Well, take a closer look. Traffic fatalities in DC have been decreasing since 2001, dropping by 50 percent to 2008. I personally don’t recall lots of speed and red-light cameras popping up ten years ago. Furthermore, in 2001 traffic fatalities began decreasing nationwide, not just here, indicating that the cause isn’t red-light cameras in DC. The most likely reason is that automobile safety measures, such as air bags, were mandated around 1998 by the Federal Government. As older cars have gradually been replaced by new, safer automobiles, the automobile fatality count has declined. If automated traffic law enforcement were responsible for the drop in traffic deaths, one might suppose that pedestrian deaths would also decrease, as, presumably, drivers do less speeding and red-light running. But no such decrease is evident, pedestrian deaths having fluctuated around a constant 10 per year since 2001. That’s consistent with the idea that the decrease in automobile fatalities is due to automobile safety measures, because air bags save drivers’ lives, but aren’t much use to pedestrians.

It’s not evident that automated traffic enforcement is actually saving any lives, either automobile drivers or pedestrians. Chief Lanier may think that she’s reduced traffic deaths in the District, just as she thinks that she’s responsible for the decrease in homicides, but, as in the case of homicides, it’s more likely coincidence. She simply happens to be chief of police while these favorable trends are taking place.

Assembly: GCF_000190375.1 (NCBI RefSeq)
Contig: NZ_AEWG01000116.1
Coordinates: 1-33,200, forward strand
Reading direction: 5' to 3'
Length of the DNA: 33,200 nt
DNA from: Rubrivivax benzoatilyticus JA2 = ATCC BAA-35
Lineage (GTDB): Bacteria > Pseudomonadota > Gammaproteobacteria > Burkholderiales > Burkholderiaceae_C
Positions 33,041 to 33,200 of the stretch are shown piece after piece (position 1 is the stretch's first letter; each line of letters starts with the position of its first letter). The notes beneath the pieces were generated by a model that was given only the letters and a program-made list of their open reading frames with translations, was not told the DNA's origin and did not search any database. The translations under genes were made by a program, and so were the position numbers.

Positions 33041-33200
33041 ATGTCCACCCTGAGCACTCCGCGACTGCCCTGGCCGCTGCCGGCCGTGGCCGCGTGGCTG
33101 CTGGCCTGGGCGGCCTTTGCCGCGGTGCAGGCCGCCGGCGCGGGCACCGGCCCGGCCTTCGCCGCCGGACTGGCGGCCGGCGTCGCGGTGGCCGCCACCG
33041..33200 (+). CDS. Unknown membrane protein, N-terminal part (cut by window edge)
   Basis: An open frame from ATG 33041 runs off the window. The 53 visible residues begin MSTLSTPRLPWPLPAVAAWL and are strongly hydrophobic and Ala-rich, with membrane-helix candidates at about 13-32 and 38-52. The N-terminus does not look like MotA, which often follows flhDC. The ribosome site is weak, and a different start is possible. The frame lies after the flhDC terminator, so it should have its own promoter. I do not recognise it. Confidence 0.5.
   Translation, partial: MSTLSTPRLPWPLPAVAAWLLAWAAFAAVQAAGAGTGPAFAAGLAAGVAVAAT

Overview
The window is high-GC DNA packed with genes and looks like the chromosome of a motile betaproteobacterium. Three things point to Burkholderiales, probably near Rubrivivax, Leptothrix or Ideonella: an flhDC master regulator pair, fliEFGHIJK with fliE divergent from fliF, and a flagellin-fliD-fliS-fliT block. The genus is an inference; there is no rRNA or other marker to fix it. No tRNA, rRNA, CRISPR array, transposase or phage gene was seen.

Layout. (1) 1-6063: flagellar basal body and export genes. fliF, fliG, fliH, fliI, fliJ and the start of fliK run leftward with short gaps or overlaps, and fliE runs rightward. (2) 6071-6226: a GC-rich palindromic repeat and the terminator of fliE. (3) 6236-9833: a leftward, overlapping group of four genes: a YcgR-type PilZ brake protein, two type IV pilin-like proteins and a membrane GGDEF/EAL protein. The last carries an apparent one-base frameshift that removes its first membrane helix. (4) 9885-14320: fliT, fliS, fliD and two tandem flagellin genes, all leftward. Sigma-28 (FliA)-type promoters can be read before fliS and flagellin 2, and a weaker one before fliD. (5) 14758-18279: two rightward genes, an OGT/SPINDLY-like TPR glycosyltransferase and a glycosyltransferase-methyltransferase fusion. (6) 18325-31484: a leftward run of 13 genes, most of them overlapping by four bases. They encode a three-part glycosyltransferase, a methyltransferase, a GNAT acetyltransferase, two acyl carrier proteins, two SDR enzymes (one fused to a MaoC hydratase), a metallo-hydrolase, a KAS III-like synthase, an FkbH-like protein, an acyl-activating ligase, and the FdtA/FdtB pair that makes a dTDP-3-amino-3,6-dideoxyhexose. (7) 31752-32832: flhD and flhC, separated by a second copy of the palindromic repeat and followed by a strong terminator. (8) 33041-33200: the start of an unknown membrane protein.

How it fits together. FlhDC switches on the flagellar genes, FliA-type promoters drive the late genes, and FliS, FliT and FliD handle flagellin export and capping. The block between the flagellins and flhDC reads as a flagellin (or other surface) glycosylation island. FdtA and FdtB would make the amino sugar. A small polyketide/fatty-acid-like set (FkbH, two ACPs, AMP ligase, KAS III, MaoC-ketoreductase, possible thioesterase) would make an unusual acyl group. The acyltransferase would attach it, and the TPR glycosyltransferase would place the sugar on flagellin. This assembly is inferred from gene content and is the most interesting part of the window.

Evangelism Versus Optimality
Richard Layman,

Actually Gary, my fervor with regard to bicycling (and walking and transit) with regard to sustainable transportation planning in center cities such as Washington, DC, have everything to do with optimal mobility and efficiency measured through people throughput, not zealotry. It’s derived from a recognition that successful center city revitalization and neighborhood and economic development is most dependent on compact development that is complemented by transit. In particular, experiencing the impact of the New York Avenue infill subway station on improvement in the H Street neighborhood made me shift from commercial district revitalization planning to transportation.

Cars take up a lot of space. People on foot or on bicycle don’t. One forty-foot bus carries about fifty to seventy people, while this amount of space fits about two to three cars, and typically those cars carry fewer than two people on average. Articulated buses are sixty feet long, and carry more people. On H Street NE, about 24,000 vehicles carry about two thirds of the people traveling through the corridor, and 280 buses, a mix of forty-foot and sixty-foot buses, carry about 15,000 people. It’s true that as income increases, more people buy automobiles and prefer private transportation. However, economic development initiatives of China and India are behind the drive to increase automobile production, sales, and usage in those countries; it isn’t just some natural phenomenon. Studies on income do show that the more resilient regional economies worldwide are located in areas where the center cities have robust sustainable transportation modalities in place and in high use. Most people in Zurich use public transportation or walk or bike and they don’t feel the least bit demeaned. In fact there was a letter to the editor in the Financial Times about the attractiveness of cities like Zurich over London because of the livability qualities and robust transit system.

For center cities to be successful, they have to prioritize pro-city policies. The real issue is how to “consume” center cities. Exchange doesn’t work that well in the city if mobility policy is focused on automobility. Promoting the least efficient urban transportation mode — automobility — is anti-urban and therefore a policy and practice that shouldn’t be privileged within city policy at the expense of better modes and superior policies.